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Old 08-19-2018, 10:26 AM
Susan McLean Susan McLean is offline
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Default Rilke, Evening

Evening
by Rainer Maria Rilke

The evening slowly dons its evening wear,
held for it by a border of old trees.
You watch. The realms part company and veer
away: one falls, one rises to the skies.

They leave you, who don’t quite belong to either,
not quite so dark as the silent house, not quite
so surely conjuring what lasts forever
as that which turns to star and climbs each night.

They leave you (inexpressibly unwinding)
your life—enormous, ripening, tinged with fear—
now limited in scope, now comprehending,
by turns becoming stone in you and star.

Revisions:
S1L3 "realms" was "lands"
S2L4 was "as that which, turned to star, ascends each night."
S3L2 was "your life—uneasy, huge, nearly mature—"
S3L3 was "which is, now limited,"


Abend

Der Abend wechselt langsam die Gewänder,
die ihm ein Rand von alten Bäumen hält;
du schaust: und von dir scheiden sich die Länder,
ein himmelfahrendes, und eins, das fällt;

und lassen dich, zu keinen ganz gehörend,
nicht ganz so dunkel wie das Haus, das schweigt,
nicht ganz so sicher Ewiges beschwörend
wie das, was Stern wird jede Nacht und steigt;

und lassen dich (unsäglich zu entwirrn)
dein Leben bang und riesenhaft und reifend,
so daß es, bald begrenzt und bald begreifend,
abwechselnd Stein in dir wird und Gestirn.


Literal translation:
Evening

The evening slowly changes its attire,
held for it by a border of old trees;
you watch: and the lands depart from you,
one ascending to heaven and one that falls;

and leave you, not quite belonging to either,
not quite so dark as the house, that is silent,
not quite so certainly conjuring up the eternal
as that which becomes star each night and rises;

and leave you (inexpressibly to untangle)
your life, fearful and huge and ripening,
which becomes, now circumscribed, now comprehending,
alternately stone in you and star.

Last edited by Susan McLean; 08-23-2018 at 08:13 PM.
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  #2  
Old 08-19-2018, 10:45 AM
John Isbell John Isbell is offline
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Hi Susan,

Yup, again lovely. If you liked, you could shoot for regular IP throughout with "the still house." I think that would work for "das schweigt."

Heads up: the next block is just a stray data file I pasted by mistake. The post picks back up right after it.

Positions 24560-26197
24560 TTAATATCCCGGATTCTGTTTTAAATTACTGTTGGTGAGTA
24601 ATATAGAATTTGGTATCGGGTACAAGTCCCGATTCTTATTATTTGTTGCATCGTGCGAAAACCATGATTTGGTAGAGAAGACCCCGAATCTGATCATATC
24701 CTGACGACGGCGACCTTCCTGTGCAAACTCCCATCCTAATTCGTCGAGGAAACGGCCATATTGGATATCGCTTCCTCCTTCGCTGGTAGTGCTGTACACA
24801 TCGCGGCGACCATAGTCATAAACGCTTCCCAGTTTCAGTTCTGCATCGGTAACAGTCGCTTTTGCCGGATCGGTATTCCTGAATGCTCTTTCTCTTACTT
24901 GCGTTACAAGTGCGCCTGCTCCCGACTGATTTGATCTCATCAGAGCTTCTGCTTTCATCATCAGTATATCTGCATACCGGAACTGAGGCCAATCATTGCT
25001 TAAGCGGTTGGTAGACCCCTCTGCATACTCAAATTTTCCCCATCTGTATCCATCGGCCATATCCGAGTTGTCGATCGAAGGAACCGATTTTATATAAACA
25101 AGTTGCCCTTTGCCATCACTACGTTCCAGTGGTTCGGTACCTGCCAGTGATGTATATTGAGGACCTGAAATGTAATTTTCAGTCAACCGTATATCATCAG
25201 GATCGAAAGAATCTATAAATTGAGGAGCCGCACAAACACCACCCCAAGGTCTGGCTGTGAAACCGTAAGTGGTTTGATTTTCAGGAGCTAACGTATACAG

You've punctuated a little differently from Rilke. I imagine you thought about that.

Cheers,
John
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Old 08-19-2018, 12:01 PM
Susan McLean Susan McLean is offline
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John, I considered "still house," but it is ambiguous in English. It could mean "unmoving" rather than "silent," and I wanted it to be clear to the reader that "silent" was the right reading. The syntax of the poem is so complex, given that it is all one sentence in the German, that I feared the reader would become confused, so I divided it into units to avoid Rilke's extremely common use of semicolons and "and." There was also a chance of confusion about pronouns and references in the English version. By making stanzas two and three into separate sentences, I could emphasize the parallelism of their phrasing, while making it clear that "they" refers to "lands" and not to "one." Breaking the poem into several sentences does diminish the effect Rilke has of uniting opposites in a complex equilibrium, but I think that Rilke always risks tipping into meanings that are too abstruse to follow. I can't translate a poem if I don't feel that I understand it myself, and too often with Rilke I find that I am at a loss. However, if people here think that the division into multiple sentences sacrifices too much, I will consider changing it.

Susan
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Old 08-19-2018, 12:07 PM
John Isbell John Isbell is offline
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Hi Susan,

"I think that Rilke always risks tipping into meanings that are too abstruse to follow." Amen - and you've not even started working at the Duineser Elegien! I vote that you go ahead and keep Rilke's single sentence as you have it; German more than English, I think, gets a kick out of convoluted syntax. My 2c. Oh, and I agree about still house. I just like to go ti-tum ti-tum ti-tum.

Cheers,
John
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Old 08-20-2018, 07:57 AM
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Michael Ferris Michael Ferris is offline
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Hi Susan,

Here are some random thoughts as I read the poem -- I hope they are somehow useful to you.

I (perhaps) like ‘countries’ for Länder. Plays off of ‘begrenzt’. I’m sure you considered it. It’s a modest predilection.

I like ‘untangle’ or maybe 'unmix' for entwirrn. ‘Silently’ or ‘mutely’ could work for unsäglich, though that is to take a liberty, I know, and loses the connotation of ineffability.

I like ‘ripening’ for reifend. As I understand R, ripening was a big concept for him. It seems a more colorful word to me.

‘which is’ bothers me in L11. It’s superfluous. Not sure how to fix it.

I love the trope of the dusk or gloaming as an unmaking into separate countries or lands or natures, which are (uneasily) united in the human self. It’s R riffing on the old dogmas again, isn’t it? With the inescapable brooding of death. Wonderful.

M
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Old 08-20-2018, 09:54 AM
Susan McLean Susan McLean is offline
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Michael, thanks for your suggestions. I had considered "realms," a more abstract word, in place of "lands," which sounded more concrete, so I will try that one out to see what readers think of it. The need to rhyme is limiting my options for words at the end of lines, such as "unwinding" and "mature." I know they are not ideal, but I can't find good replacements that rhyme. "Silently" and "mutely" seem much narrower than "inexpressibly," though the latter is also a more difficult word. But Rilke is difficult. I never know how much to smooth out the rough places. I have taken out the unneeded "which is."